“Give me one good reason to meditate”

“But why?” people sometimes ask about trying something new. Reasons abound for nurturing ways of praying and living drawn from God’s counsel for daily life. Even death will be easier to face when Scripture, abounding with God’s grace, lifts our hearts during our last breaths on earth.


* Meditation & Morality can provide gentle, inspirational counsel if you have been unkind to your soul or unkind to another person.

And it can do the same for a loved one or friend.

Misguided attitudes and actions can be offset. The grip of pornography, drug abuse, greed, or any other tarnish on the human soul can be loosened. Whether a person’s struggle with immorality is monumental or only a bit troublesome, a yearning for morality can be fully worth pondering. Drawing from the words of Jesus, “Blessed are the pure in heart, for they will see God,” Morality & Meditation: Praying for a Better Way can help hurting souls in our contemporary world envision a winsome morality that is wholesome, redemptive, and celebratory.

(To give Meditation & Morality to a troubled soul, go to Amazon’s page for this book, http://bit.ly/Amazon-Meditation-Morality, click Give as a Gift.)

The opening words of Meditation & Morality follow:

            If your inner sense of morality has been tarnished or shattered by immorality, and you wish things were different, ponder this Bible passage: “Blessed are the pure in heart, for they will see God.”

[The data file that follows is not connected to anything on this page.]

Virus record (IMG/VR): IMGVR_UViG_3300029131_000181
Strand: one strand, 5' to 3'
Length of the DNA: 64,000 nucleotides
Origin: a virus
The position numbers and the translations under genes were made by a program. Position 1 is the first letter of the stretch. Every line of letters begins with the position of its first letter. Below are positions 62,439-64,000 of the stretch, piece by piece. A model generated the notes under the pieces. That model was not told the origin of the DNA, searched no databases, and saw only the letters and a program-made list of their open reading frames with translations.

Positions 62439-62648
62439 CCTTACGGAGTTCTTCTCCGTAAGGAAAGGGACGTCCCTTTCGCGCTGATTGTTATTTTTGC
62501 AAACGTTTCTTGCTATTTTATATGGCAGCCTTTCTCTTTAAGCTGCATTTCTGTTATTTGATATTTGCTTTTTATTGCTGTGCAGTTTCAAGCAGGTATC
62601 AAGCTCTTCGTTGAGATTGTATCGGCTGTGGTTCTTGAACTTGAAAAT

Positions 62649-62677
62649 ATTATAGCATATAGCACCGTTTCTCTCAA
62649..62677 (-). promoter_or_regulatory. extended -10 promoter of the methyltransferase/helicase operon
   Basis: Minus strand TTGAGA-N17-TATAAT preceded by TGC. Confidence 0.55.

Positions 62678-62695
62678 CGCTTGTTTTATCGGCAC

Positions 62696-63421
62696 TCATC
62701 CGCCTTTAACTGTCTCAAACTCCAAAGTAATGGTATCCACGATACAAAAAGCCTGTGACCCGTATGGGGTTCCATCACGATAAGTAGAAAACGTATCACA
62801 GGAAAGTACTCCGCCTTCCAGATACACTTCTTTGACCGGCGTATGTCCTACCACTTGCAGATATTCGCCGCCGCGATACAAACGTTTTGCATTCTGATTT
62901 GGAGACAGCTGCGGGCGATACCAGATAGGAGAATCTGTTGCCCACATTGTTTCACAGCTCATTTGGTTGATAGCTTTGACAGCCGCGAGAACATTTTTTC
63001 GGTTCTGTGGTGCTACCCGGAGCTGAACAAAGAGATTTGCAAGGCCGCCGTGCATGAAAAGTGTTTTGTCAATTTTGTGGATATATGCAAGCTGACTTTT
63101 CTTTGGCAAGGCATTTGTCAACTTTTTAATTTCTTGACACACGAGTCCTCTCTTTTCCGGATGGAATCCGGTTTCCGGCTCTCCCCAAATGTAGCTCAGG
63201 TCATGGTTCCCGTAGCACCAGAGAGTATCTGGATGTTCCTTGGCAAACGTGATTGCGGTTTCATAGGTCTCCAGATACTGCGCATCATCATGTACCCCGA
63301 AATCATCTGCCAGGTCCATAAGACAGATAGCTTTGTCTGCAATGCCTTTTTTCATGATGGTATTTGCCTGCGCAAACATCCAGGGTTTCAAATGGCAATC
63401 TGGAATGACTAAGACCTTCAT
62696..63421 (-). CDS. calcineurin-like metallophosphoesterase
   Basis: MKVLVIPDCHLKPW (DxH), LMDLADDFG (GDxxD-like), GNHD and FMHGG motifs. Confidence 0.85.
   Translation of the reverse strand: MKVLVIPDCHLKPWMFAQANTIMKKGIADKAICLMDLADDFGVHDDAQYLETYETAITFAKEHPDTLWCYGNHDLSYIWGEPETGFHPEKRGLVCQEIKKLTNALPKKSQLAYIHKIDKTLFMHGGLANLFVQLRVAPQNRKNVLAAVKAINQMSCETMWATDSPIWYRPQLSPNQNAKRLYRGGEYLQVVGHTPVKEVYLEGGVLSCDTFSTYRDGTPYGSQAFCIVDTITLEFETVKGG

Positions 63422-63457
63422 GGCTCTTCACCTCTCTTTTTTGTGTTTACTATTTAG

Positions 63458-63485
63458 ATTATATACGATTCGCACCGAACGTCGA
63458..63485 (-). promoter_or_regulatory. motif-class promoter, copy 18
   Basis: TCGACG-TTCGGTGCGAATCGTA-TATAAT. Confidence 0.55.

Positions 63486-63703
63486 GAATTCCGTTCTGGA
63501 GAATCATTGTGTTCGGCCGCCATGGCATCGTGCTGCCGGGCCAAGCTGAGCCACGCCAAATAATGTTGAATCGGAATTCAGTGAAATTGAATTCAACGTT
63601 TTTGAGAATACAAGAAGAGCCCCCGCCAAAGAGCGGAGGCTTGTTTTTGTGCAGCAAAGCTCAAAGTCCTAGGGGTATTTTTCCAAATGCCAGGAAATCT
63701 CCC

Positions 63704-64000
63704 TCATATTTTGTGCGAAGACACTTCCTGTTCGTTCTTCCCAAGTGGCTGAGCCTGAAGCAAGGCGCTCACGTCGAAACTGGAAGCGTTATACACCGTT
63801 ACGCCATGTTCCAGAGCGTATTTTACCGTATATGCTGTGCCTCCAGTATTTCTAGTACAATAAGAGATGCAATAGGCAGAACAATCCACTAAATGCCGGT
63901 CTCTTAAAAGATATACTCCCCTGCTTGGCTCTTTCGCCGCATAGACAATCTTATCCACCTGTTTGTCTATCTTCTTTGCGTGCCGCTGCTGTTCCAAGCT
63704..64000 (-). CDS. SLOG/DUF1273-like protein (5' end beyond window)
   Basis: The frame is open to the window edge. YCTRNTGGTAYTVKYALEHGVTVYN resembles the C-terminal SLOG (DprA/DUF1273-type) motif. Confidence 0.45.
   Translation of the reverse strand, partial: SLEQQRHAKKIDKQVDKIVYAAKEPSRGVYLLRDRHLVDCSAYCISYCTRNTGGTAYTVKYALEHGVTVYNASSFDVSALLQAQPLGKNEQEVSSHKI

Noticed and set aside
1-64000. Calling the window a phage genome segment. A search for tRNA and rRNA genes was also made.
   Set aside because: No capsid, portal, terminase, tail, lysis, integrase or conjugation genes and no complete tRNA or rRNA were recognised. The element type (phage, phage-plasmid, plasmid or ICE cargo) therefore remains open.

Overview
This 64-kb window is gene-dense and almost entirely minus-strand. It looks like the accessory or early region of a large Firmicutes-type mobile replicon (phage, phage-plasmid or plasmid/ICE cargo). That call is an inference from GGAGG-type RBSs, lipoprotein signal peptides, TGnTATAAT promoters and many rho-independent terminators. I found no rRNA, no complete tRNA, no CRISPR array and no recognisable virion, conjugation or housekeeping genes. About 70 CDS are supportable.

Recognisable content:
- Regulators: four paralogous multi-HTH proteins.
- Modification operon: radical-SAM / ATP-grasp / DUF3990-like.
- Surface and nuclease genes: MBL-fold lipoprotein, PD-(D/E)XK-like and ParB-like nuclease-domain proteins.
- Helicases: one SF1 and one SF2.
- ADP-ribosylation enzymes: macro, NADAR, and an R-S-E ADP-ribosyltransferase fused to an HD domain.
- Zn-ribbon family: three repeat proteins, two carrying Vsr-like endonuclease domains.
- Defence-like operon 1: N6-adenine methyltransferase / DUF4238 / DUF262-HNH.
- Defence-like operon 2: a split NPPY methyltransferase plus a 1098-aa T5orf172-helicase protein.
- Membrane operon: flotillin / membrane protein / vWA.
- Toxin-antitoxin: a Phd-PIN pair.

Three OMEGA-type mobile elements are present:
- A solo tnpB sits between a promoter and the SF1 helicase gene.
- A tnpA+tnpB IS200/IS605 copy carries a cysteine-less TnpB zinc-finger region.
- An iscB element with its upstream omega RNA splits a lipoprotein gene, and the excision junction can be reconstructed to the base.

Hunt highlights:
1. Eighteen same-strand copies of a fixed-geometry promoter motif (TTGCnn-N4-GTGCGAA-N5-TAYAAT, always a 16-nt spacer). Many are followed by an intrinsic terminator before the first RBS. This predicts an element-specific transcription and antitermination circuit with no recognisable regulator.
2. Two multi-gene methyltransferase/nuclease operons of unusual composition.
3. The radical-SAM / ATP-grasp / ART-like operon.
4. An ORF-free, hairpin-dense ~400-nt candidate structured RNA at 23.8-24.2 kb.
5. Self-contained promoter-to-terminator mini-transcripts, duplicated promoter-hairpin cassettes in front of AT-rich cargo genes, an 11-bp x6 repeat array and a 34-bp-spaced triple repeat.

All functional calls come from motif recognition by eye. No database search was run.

Begin memorizing these words, which were spoken by Jesus.

            In doing so, you will be engaging in a form of meditation.

            Even if it’s just for a few moments, or several times during the day, this simple form of meditation on the words of Jesus will begin to nurture a winsome, intriguing morality in your soul. These words will have an effect, perhaps dramatically, perhaps subtly, perhaps both, even as your struggle or your affliction with immorality may continue to fester or rage.

            These eleven words can become a small ray of light at the beginning of your journey out of immorality, yet there is nothing “magical” about them. For now, let’s just say there’s a unique dynamic to them because they were spoken by Jesus.

Paper copies

At eBookIt.com, you can download When I Meditate and Meditation & Morality to your computer as a PDF file to print a paper copy to read or share with a loved one or friend. As a PDF file, it can be printed at home (about 50 pages) or sent to a printer at an office-type store (FedEx Office, Staples, Officemax, etc). At either book’s site – When I Meditate (http://bit.ly/WhenIMeditate) or Meditation & Morality http://bit.ly/Meditation-Morality) – use the “Delivery Format” option to select PDF (reading on PC/Mac). For e-book reader use, meanwhile, eBookIt programming entails a separate purchase for each format.